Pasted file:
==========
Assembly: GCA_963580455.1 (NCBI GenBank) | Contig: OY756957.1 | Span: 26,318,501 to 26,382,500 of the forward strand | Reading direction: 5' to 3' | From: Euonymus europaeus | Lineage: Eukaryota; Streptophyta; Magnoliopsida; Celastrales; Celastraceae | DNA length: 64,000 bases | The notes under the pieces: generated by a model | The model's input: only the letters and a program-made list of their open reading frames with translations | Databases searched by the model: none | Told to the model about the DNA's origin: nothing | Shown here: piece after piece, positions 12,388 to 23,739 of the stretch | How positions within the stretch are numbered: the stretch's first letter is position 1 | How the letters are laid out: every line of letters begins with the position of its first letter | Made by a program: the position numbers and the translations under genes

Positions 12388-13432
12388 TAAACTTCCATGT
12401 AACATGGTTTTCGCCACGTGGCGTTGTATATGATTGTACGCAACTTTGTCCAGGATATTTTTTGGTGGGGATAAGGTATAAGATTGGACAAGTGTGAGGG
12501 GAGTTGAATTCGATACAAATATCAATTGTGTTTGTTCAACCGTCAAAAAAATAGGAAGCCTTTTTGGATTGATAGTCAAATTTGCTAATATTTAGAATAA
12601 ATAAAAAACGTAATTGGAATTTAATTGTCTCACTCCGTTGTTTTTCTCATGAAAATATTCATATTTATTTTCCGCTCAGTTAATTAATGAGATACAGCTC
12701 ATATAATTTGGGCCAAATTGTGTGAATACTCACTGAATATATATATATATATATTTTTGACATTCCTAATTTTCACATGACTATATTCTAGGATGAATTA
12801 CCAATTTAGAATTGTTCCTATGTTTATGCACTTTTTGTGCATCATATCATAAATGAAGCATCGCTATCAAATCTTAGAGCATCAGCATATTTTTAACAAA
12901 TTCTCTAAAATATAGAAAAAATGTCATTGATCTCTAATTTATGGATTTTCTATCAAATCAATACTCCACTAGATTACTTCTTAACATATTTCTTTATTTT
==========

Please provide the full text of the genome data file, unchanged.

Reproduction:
Assembly: GCA_963580455.1 (NCBI GenBank) | Contig: OY756957.1 | Span: 26,318,501 to 26,382,500 of the forward strand | Reading direction: 5' to 3' | From: Euonymus europaeus | Lineage: Eukaryota; Streptophyta; Magnoliopsida; Celastrales; Celastraceae | DNA length: 64,000 bases | The notes under the pieces: generated by a model | The model's input: only the letters and a program-made list of their open reading frames with translations | Databases searched by the model: none | Told to the model about the DNA's origin: nothing | Shown here: piece after piece, positions 12,388 to 23,739 of the stretch | How positions within the stretch are numbered: the stretch's first letter is position 1 | How the letters are laid out: every line of letters begins with the position of its first letter | Made by a program: the position numbers and the translations under genes

Positions 12388-13432
12388 TAAACTTCCATGT
12401 AACATGGTTTTCGCCACGTGGCGTTGTATATGATTGTACGCAACTTTGTCCAGGATATTTTTTGGTGGGGATAAGGTATAAGATTGGACAAGTGTGAGGG
12501 GAGTTGAATTCGATACAAATATCAATTGTGTTTGTTCAACCGTCAAAAAAATAGGAAGCCTTTTTGGATTGATAGTCAAATTTGCTAATATTTAGAATAA
12601 ATAAAAAACGTAATTGGAATTTAATTGTCTCACTCCGTTGTTTTTCTCATGAAAATATTCATATTTATTTTCCGCTCAGTTAATTAATGAGATACAGCTC
12701 ATATAATTTGGGCCAAATTGTGTGAATACTCACTGAATATATATATATATATATTTTTGACATTCCTAATTTTCACATGACTATATTCTAGGATGAATTA
12801 CCAATTTAGAATTGTTCCTATGTTTATGCACTTTTTGTGCATCATATCATAAATGAAGCATCGCTATCAAATCTTAGAGCATCAGCATATTTTTAACAAA
12901 TTCTCTAAAATATAGAAAAAATGTCATTGATCTCTAATTTATGGATTTTCTATCAAATCAATACTCCACTAGATTACTTCTTAACATATTTCTTTATTTT